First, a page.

Edwin Santos: Other than a script coordinator, it seems you have held other positions in film and television such as a visual effects assistant in 1999’s “The 13th Warrior.” Were you figuring out what you wanted to do or were you already focused on becoming a writer as those varied positions were just the means to get to your current position?
Ray Utarnachitt: When you move out Los Angeles and you have no real connections to the film industry, it’s incredibly difficult to figure out how to get started. There are no signs pointing you where to go to be a writer. And because there is no one clear path to get to where you want to go, you kind of just pick one and see where it leads. Most of my film industry experience is actually in Film Production — I started as a production assistant (PA) on set working on commercials, music videos, and infomercials. Then I worked as a PA in Visual Effects for a short while before working in the production office as an Assistant Coordinator. But throughout all that time I kept working on my writing trying to get better. Eventually, those jobs I had which had nothing to do with writing actually led me to people who would eventually hire me as a writer. So, it was a matter of staying focused and always keeping your eyes on the prize. It wasn’t always easy but you have to believe in yourself and keep figuring out how to get what you want.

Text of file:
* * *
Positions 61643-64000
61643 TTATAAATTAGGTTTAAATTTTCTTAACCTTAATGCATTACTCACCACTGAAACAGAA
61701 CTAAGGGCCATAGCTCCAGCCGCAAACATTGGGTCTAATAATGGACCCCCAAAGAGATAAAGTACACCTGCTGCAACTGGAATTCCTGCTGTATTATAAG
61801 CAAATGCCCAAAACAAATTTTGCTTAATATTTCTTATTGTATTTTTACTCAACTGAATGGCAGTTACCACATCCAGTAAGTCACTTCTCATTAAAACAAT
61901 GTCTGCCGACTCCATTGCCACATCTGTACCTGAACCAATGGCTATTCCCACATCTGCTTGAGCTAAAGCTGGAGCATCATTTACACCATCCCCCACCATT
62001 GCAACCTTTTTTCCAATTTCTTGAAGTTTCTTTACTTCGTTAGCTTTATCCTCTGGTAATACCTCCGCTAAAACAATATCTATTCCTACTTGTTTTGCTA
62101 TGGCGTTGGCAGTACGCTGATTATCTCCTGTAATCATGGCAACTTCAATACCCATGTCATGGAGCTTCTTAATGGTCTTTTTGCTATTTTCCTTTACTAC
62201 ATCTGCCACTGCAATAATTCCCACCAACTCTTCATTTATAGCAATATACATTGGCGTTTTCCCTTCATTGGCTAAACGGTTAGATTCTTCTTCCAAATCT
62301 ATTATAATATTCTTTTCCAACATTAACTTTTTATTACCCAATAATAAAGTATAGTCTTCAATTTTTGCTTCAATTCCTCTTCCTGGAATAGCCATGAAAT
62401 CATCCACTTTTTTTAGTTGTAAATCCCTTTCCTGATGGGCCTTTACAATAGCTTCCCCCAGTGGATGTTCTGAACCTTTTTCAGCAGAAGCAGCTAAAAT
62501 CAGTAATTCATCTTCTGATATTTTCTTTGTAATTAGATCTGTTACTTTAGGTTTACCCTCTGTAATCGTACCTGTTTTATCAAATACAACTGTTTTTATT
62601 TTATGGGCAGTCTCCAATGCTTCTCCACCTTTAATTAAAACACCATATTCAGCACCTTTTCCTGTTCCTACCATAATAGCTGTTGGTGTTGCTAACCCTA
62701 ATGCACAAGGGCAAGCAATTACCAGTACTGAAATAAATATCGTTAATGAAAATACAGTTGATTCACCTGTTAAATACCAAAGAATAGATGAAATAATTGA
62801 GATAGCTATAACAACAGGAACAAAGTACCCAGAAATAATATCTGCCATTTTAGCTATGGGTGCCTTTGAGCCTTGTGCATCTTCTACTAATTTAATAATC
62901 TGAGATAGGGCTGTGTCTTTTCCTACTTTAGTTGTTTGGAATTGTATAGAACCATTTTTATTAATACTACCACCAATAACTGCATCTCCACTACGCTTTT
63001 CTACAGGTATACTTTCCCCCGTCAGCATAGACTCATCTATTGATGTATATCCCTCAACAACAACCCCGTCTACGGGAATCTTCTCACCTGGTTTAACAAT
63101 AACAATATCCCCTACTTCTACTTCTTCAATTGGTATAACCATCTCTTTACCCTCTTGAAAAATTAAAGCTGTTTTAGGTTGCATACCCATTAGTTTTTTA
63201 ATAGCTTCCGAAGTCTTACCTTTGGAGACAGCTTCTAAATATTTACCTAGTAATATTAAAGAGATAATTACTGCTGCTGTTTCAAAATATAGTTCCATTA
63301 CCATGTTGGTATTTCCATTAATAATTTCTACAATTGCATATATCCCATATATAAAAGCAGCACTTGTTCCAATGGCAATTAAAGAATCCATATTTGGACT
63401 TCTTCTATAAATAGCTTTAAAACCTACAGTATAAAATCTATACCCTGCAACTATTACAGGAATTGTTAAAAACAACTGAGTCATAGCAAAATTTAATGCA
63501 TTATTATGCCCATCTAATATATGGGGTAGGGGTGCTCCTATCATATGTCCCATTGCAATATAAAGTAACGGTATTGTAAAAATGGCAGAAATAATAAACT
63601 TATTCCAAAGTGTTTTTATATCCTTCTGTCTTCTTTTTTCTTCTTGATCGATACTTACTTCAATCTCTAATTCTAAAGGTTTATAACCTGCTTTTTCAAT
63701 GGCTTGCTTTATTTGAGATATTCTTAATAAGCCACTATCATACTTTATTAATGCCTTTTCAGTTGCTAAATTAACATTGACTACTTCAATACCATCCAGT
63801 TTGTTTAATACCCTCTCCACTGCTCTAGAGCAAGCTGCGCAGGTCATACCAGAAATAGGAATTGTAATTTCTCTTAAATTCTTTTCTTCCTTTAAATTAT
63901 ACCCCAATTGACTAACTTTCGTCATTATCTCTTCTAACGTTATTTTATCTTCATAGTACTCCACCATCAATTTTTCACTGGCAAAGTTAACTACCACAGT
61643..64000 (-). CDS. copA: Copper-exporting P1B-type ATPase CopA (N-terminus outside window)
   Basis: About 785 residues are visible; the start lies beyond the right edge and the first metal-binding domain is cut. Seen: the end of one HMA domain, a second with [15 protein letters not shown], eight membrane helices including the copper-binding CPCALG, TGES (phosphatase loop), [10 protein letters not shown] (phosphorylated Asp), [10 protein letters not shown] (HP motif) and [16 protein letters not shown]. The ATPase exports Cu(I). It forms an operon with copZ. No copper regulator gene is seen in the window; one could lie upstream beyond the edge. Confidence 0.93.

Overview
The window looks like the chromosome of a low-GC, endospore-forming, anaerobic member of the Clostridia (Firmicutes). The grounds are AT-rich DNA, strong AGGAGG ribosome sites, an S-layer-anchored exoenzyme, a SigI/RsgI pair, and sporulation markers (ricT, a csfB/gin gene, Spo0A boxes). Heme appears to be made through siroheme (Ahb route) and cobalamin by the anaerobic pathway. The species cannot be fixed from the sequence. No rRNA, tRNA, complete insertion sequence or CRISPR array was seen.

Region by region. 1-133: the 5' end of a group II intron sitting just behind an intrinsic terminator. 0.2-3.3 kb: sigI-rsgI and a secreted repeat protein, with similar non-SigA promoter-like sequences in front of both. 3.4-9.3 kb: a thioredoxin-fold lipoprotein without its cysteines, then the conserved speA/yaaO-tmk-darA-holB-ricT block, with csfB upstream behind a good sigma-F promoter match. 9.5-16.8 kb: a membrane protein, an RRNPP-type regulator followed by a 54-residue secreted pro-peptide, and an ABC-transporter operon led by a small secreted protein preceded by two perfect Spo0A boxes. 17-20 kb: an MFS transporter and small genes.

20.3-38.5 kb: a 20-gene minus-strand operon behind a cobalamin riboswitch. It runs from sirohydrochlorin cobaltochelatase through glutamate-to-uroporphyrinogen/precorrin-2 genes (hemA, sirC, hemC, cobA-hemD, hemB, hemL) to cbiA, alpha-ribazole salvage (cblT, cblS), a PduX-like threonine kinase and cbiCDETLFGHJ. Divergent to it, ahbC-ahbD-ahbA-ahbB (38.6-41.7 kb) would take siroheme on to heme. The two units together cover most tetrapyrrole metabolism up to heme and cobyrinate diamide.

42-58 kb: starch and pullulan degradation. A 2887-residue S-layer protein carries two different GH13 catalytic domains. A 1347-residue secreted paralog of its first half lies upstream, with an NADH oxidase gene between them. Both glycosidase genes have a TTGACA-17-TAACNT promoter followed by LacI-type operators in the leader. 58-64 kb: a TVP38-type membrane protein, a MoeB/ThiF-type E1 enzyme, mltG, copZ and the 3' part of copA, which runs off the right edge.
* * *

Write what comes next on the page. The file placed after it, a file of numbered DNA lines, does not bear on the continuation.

Edwin Santos: What is your daily writing process when developing scripts for “Legends of Tomorrow?”
Ray Utarnachitt: On any given day, we could be doing any number of things in the writers’ room. It all depends on where we are in the schedule. Sometimes we’re generating ideas for the next episode on the slate or we’re further along in the process and actually detailing specific beats for scenes which will be in the episode. What’s exciting about working in a writers’ room is that every day is different.
Edwin Santos: With such an ensemble show as “Legends of Tomorrow” is, how would you describe your process in fleshing out characters as well as balancing the characters and their story arcs?